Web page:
Idealisation is a psychological process that elevates the status and conceals the faults of a historic person. The four Marian dogmas of Catholicism – perpetual virginity, motherhood of god, immaculate conception and assumption into heaven, show very strong idealisation. Mary’s actual words are rather few, in the gospels of Luke and John, the magnificat, the annunciation and two other short utterances. Devotees themselves are also elevated by association with the iconic person. The devout female believer who identifies with Mary removes from herself the negative aspects of sexual intercourse and elevates motherhood to a divine level. Mary the presumed mother of Jesus is believed by Catholic and Orthodox Christians to confer blessings on the devout. This will be discussed as projective identification below.

Apart from idealisation, the other psychoanalytic construct of relevance is projective identification. This combines two Freudian defence mechanisms: projection and identification. The individual projects qualities that are unacceptable to the self onto another person, and vilifies them in the other. This splitting is a particularly bizarre concept in adult thinking, but may be illustrated by cutting of teeth. Parents are familiar with the problem of trying to soothe an infant who is cutting teeth, which is often ineffective as the child pushes the adult away. In the perspective of Melanie Klein, the infant experiences pain in the mouth as being inflicted by a tormenting witch, who must be destroyed so that the kind mother can return. We can also introject projected qualities and believe ourselves to be characterized by them appropriately and justifiably. Adults and older children reluctantly and sadly accept they are mostly good but with some negative aspects. The infant does not yet have a concept of self and other, so can split and project bad feelings in order to keep all the good feelings inside.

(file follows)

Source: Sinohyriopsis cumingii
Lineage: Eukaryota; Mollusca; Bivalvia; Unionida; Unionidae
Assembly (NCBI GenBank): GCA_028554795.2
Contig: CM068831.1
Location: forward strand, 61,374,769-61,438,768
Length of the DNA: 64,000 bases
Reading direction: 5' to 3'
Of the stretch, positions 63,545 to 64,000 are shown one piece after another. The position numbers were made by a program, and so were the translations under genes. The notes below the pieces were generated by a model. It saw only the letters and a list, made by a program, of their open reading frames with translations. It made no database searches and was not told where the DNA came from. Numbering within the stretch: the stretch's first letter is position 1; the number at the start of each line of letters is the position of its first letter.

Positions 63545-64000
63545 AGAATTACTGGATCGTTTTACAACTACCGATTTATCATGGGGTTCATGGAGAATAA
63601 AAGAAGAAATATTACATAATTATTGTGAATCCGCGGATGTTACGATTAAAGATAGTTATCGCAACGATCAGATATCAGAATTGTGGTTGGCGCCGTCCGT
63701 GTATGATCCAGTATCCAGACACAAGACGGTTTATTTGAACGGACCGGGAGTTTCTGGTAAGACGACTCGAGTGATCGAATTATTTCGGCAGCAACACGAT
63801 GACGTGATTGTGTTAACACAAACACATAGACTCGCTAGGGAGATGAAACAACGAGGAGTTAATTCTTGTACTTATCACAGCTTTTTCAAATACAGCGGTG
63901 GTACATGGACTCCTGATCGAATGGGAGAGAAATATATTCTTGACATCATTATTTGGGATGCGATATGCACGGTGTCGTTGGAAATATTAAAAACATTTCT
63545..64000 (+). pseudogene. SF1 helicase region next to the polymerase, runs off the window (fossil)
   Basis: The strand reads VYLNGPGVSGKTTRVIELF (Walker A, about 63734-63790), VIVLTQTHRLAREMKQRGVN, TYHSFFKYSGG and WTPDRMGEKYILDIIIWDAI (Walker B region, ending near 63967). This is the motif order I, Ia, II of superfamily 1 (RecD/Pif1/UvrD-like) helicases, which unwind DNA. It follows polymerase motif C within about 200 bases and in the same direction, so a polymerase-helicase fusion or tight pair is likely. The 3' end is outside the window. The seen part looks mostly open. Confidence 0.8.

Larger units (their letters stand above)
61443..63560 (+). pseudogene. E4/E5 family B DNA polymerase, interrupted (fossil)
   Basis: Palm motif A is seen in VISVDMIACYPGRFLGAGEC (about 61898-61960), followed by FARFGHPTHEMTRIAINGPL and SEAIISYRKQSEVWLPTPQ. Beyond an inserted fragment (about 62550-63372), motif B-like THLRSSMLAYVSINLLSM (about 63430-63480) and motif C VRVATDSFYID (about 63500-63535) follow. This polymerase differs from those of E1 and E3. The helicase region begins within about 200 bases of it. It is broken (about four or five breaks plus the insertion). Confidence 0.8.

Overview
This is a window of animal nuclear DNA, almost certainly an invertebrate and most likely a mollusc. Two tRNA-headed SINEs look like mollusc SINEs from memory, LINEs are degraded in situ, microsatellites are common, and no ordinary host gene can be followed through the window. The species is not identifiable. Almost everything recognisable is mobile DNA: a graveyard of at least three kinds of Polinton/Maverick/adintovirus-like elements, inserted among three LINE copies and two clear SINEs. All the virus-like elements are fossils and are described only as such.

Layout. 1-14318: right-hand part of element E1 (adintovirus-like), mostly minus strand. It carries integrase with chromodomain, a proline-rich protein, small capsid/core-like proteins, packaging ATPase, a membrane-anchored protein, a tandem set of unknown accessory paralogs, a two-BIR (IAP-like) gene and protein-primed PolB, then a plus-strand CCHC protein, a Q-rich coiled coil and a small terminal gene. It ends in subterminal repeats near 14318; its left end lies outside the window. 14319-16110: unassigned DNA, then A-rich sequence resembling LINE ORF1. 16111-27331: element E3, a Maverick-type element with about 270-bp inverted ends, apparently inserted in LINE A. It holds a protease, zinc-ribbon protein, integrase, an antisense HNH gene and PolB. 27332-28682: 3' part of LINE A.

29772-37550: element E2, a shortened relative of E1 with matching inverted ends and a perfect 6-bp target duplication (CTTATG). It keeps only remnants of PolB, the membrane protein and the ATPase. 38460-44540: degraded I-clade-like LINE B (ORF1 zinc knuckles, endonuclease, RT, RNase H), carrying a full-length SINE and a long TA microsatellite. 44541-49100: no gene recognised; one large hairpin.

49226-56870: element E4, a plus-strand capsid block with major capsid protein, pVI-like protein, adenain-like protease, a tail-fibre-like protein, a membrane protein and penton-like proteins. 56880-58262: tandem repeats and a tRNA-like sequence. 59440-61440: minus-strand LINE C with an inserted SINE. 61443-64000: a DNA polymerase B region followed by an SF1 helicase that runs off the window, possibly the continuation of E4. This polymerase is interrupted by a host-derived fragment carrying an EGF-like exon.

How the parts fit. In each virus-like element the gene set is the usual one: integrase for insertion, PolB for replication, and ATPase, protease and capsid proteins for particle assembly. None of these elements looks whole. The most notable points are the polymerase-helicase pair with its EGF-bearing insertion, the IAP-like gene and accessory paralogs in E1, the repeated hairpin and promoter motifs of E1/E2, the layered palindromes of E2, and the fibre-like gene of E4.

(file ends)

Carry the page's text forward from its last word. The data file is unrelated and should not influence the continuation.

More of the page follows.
The lexicology of εἰκών, eikon, ‘ image’ needs consideration, as early Christian church spoke Greek. It is the opposite of iconoclasm, which meant literal breaking of visual images before its modern metaphorical sense. Both extreme positions, iconolatry and iconoclasm, were rejected in 787 by the Second Council of Nicaea, which decided that holy icons should neither be destroyed, nor be fully worshiped, but should be venerated as only symbolic representations of God, angels, or saints. Islam acquired converts from eastern Christianity and Zoroastrianism and initially adopted icons on coins and art, but came after half a century to ban all depictions of human figures. This has the effect that God can be known only through speech, dictated via Gabriel to the last prophet. God is therefore very remote and powerful and not to be conflated with any human leader, except as a male. An “iconic sign” used to indicate that the form resembles its meaning in some way. For example, “Coca-Cola” used Spencerian script and a distinctive bottle shape, widely recognised throughout the world (Eco, 1975). The word “icon” in the 21st century is applied to anyone with a high approval rating as a singer, entertainer, or TV performer, without characteristic visual images.